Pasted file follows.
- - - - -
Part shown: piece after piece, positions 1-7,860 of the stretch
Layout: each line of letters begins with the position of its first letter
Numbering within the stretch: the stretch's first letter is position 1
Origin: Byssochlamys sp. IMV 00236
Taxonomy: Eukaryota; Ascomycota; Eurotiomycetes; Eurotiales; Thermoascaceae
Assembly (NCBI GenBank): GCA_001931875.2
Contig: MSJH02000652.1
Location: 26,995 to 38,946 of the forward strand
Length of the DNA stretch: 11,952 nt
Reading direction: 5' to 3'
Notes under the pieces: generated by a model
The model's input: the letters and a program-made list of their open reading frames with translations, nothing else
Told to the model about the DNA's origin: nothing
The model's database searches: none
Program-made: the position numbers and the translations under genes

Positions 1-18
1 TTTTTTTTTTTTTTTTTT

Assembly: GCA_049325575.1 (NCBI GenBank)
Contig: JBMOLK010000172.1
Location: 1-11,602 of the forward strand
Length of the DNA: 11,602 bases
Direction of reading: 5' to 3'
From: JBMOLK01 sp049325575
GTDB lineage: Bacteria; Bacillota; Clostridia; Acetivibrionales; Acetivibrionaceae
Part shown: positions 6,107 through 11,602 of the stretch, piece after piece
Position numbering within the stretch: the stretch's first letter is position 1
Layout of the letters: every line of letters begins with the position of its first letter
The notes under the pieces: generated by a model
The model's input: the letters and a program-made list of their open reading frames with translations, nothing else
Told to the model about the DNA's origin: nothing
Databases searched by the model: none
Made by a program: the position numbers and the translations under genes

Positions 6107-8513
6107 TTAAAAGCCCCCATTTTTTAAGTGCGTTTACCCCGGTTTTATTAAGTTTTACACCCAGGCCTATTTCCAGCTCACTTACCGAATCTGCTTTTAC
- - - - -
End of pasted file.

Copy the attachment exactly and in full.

Part shown: piece after piece, positions 1-7,860 of the stretch
Layout: each line of letters begins with the position of its first letter
Numbering within the stretch: the stretch's first letter is position 1
Origin: Byssochlamys sp. IMV 00236
Taxonomy: Eukaryota; Ascomycota; Eurotiomycetes; Eurotiales; Thermoascaceae
Assembly (NCBI GenBank): GCA_001931875.2
Contig: MSJH02000652.1
Location: 26,995 to 38,946 of the forward strand
Length of the DNA stretch: 11,952 nt
Reading direction: 5' to 3'
Notes under the pieces: generated by a model
The model's input: the letters and a program-made list of their open reading frames with translations, nothing else
Told to the model about the DNA's origin: nothing
The model's database searches: none
Program-made: the position numbers and the translations under genes

Positions 1-18
1 TTTTTTTTTTTTTTTTTT

Assembly: GCA_049325575.1 (NCBI GenBank)
Contig: JBMOLK010000172.1
Location: 1-11,602 of the forward strand
Length of the DNA: 11,602 bases
Direction of reading: 5' to 3'
From: JBMOLK01 sp049325575
GTDB lineage: Bacteria; Bacillota; Clostridia; Acetivibrionales; Acetivibrionaceae
Part shown: positions 6,107 through 11,602 of the stretch, piece after piece
Position numbering within the stretch: the stretch's first letter is position 1
Layout of the letters: every line of letters begins with the position of its first letter
The notes under the pieces: generated by a model
The model's input: the letters and a program-made list of their open reading frames with translations, nothing else
Told to the model about the DNA's origin: nothing
Databases searched by the model: none
Made by a program: the position numbers and the translations under genes

Positions 6107-8513
6107 TTAAAAGCCCCCATTTTTTAAGTGCGTTTACCCCGGTTTTATTAAGTTTTACACCCAGGCCTATTTCCAGCTCACTTACCGAATCTGCTTTTAC